Poor Bill Grauel was supposed to have the day off today and stayed in bed through breakfast and was still in bed when we fellows went to work. He was going to have a lazy day. However, Ebner had to go on sick call with a headache or something and the doc told him to stay in his tent to rest up a bit so Captain Cook called Grauel back to work. So there went Grauel's day off and to top that off, we had to work this evening for a couple of hours hauling in gravel into the office and he had to get in on that. However, he finally was determined to get some sort of time to himself and dressed up in a new pair of khakis and went to a dance.

The reason they got around to the putting in of gravel was because it rained good and steady instead of the light showers we have had. The result was that the low spots in the office soon made their presence known by the water draining into them. Norona and I then set to work digging and enlarging the drainage ditches around the tents and even had to build dikes to keep it from coming in. You see, it was natural for all the water to drain towards the center during the years this ruin was unoccupied and now we had to correct that situation.

Also, before getting in on the gravel hauling detail, we clerks had to go over to another company to have the fellows initial their Demobilization Cards.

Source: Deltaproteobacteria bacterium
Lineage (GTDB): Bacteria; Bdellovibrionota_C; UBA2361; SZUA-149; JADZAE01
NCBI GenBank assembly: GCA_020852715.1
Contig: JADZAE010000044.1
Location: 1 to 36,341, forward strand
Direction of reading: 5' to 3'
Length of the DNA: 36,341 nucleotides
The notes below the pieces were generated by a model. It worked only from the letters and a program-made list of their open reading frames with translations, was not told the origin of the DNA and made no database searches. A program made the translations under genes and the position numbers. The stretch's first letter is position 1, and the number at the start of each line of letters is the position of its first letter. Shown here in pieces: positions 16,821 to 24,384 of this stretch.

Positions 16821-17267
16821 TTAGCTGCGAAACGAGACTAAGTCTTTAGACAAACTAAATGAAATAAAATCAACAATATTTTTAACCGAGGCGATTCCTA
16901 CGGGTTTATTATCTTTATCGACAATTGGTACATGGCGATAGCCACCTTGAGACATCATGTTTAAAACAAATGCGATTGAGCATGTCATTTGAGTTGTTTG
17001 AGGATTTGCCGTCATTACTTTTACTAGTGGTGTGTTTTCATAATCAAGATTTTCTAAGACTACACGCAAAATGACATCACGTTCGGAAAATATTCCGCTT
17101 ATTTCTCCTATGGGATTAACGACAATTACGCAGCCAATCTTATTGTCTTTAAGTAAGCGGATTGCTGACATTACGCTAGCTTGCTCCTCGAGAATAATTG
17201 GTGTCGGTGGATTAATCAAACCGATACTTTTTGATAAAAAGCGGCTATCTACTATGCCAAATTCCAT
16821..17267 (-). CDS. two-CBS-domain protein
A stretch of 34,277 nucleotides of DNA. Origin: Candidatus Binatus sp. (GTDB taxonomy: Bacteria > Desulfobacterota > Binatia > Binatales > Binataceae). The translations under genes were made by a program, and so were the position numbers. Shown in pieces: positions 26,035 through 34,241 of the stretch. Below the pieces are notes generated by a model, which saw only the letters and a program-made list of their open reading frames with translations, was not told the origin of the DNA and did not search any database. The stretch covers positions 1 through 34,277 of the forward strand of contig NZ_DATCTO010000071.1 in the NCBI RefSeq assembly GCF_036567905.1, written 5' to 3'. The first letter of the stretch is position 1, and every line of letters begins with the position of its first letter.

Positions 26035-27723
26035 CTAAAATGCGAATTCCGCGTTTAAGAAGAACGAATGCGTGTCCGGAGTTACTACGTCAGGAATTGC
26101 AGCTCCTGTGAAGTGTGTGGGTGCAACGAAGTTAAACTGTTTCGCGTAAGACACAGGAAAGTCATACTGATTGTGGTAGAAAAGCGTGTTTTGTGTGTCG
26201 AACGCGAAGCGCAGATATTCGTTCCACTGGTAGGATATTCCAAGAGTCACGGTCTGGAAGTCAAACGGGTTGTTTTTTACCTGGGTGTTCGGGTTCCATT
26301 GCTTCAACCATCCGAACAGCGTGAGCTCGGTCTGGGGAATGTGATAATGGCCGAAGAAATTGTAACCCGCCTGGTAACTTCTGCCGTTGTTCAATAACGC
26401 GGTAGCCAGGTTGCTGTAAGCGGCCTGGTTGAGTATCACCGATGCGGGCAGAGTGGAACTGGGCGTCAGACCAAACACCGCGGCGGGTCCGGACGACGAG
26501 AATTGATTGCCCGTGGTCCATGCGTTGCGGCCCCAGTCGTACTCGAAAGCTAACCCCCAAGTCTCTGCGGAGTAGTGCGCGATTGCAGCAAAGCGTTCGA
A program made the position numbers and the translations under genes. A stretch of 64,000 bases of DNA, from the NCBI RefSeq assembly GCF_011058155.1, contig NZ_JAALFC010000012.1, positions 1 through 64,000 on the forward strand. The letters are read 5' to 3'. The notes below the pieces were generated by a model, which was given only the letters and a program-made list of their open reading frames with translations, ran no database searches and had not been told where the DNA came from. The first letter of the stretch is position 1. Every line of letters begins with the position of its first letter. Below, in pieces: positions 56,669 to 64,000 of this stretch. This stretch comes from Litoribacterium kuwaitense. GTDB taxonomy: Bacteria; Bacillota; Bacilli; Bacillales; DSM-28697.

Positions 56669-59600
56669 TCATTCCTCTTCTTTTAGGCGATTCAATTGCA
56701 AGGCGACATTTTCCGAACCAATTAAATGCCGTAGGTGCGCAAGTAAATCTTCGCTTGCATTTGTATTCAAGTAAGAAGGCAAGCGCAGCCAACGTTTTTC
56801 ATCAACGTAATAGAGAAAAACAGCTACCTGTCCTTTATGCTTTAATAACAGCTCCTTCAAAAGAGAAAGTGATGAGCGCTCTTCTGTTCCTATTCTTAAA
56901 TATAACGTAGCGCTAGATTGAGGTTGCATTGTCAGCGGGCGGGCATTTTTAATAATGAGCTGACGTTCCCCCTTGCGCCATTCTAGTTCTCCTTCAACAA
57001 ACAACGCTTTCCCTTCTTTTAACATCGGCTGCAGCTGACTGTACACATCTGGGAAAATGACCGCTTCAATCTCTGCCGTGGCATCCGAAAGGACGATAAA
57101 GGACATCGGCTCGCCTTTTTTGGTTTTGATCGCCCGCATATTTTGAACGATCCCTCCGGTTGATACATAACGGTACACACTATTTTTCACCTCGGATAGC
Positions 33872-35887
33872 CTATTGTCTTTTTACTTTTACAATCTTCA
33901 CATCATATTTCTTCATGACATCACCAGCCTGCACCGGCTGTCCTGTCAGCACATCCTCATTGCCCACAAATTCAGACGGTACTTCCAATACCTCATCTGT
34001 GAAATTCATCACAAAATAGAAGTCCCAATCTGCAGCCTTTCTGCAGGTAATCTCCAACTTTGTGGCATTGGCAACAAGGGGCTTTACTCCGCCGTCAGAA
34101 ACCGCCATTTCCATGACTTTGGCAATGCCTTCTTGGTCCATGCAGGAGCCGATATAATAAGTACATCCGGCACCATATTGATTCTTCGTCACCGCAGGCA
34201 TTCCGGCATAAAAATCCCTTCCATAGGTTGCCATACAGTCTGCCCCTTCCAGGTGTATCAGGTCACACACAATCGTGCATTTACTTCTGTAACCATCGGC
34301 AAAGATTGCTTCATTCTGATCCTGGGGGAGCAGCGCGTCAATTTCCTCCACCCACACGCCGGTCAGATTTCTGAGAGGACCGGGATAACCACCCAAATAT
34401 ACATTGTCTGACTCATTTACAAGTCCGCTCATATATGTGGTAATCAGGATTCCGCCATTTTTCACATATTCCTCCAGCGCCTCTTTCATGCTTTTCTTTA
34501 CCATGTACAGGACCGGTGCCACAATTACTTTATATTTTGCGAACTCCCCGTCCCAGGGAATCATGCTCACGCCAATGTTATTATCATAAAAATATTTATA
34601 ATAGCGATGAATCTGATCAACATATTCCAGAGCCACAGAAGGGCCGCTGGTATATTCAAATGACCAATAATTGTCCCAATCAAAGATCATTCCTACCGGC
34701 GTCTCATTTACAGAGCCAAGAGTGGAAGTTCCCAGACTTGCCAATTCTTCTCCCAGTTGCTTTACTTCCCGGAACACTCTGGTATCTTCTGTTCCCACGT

By the way, Bill Grauel's getting hooked for work today has given me an indication of how I will handle myself on my day off. I will wake up and conduct my business as I would on any normal day. Eat, wash up, fix up the tent area I occupy and then take off for town. Norona was off yesterday and did just exactly what I want to do when I go in - and that is look around the streets by hoofing it all over tarnation. He was a tired man when he returned and went right straight to bed. They say the Red Cross serves coffee and doughnuts plus an ice cold drink of lemonade. If I haven't any pesos by the time I get to go into Manila, it will be the Red Cross for me. In fact, I may have to depend on them anyway since I understand the Filipinos talk only in pesos and don't seem to know they have coin centavos. A peso for a cup of coffee, a coke, or almost any kind of drink. A three pesos for a steak dinner and so forth and so on. And I am not the type to pay that many pesos for anything no matter where I am.